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dc.contributor.authorGustavson, Kristin
dc.contributor.authorKnudsen, Ann Kristin
dc.contributor.authorNesvåg, Ragnar
dc.contributor.authorKnudsen, Gun Peggy S.
dc.contributor.authorVollset, Stein Emil
dc.contributor.authorReichborn-Kjennerud, Ted
dc.PublishedGustavson KB, Knudsen AK, Nesvåg R, Knudsen GPS, Vollset SE, Reichborn-Kjennerud T. Prevalence and stability of mental disorders among young adults: Findings from a longitudinal study. BMC Psychiatry. 2018;18:65eng
dc.description.abstractBackground: Mental disorders often have onset early in life, contribute substantially to the global disease burden, and may interfere with young people’s ability to complete age-relevant tasks in important developmental periods. However, knowledge about prevalence and course of mental disorders in young adulthood is sparse. The aim of the current study was to estimate prevalence and stability of mental disorders from the twenties to the thirties/forties. Methods: DSM-IV mental disorders were assessed with the Composite International Diagnostic Interview in two waves (1999–2004 and 2010–2011) in 1623 young adult Norwegian twins (63.2% women, aged 19–29 years in wave 1). Results: In wave 1, the 12-month prevalence of any mental disorder among people in the twenties was 19.8% (men) and 32.4% (women), anxiety disorders: 9.6% (men) and 26.7% (women), anxiety disorders excluding specific phobias: 2.5% (men) and 6.9% (women), major depressive disorder (MDD): 4.4% (men) and 7.2% (women), and alcohol use disorder (AUD): 8.7% (men) and 4.4% (women). The prevalence of any mental disorder decreased from the twenties to the thirties/forties. This was due to a decrease in AUD and specific phobias. Anxiety disorders in the twenties predicted anxiety disorders and MDD ten years later, even when controlling for the association between these disorders in the twenties. MDD in the twenties predicted MDD ten years later. At both ages, two-week and 12-month prevalence estimates differed markedly for MDD - indicating an episodic course. Conclusions: Common mental disorders are highly prevalent among young adults in the twenties, and somewhat less prevalent in the thirties/forties. Those who suffer from one mental disorder in the twenties are at considerably increased risk for suffering from a disorder ten years later as well. This may have significant implications for young people’s ability to attain education, establish a family, and participate in occupational life.en_US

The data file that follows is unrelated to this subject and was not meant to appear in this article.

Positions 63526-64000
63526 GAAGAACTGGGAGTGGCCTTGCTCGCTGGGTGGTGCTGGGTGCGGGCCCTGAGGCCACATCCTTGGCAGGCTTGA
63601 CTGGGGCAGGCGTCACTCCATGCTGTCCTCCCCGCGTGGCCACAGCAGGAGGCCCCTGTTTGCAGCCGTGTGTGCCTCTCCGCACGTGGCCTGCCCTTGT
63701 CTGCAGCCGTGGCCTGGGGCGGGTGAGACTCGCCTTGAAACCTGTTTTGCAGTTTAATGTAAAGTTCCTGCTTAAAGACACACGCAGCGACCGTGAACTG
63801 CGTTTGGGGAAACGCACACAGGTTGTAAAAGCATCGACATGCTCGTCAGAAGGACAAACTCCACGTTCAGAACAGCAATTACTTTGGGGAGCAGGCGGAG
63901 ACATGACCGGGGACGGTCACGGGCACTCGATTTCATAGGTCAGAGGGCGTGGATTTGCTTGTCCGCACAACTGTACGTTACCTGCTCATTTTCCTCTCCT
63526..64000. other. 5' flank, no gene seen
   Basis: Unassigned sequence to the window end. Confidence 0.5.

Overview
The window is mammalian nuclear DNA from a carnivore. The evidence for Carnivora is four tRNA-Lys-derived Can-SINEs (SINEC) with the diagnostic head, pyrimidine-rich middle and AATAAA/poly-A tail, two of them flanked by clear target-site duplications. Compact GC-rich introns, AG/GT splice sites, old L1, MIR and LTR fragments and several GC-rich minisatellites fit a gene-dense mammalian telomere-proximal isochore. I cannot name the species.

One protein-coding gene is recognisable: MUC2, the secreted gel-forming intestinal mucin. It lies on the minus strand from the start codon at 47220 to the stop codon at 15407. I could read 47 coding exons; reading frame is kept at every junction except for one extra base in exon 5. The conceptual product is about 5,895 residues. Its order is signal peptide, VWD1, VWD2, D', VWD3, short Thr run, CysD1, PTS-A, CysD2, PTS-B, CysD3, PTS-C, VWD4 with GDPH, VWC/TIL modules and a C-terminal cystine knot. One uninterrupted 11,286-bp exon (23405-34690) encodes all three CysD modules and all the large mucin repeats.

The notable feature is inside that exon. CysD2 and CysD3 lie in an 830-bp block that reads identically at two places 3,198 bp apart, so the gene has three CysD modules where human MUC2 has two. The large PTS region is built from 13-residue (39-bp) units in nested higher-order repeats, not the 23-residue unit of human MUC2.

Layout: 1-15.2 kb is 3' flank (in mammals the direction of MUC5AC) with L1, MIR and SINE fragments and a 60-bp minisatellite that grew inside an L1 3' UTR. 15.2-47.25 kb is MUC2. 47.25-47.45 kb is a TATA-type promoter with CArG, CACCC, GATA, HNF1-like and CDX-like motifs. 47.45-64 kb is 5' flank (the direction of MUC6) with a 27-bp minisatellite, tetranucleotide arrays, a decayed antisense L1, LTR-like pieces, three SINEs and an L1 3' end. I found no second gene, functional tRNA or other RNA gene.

dc.publisherBioMed Centraleng
dc.rightsAttribution CC BYeng
dc.subjectMental disorderseng
dc.subjectYoung adulthoodeng
dc.subjectHealth surveyseng
dc.titlePrevalence and stability of mental disorders among young adults: Findings from a longitudinal studyeng
dc.typePeer reviewed
dc.typeJournal article
dc.rights.holderCopyright 2018 The Author(s)eng
dc.source.journalBMC Psychiatry

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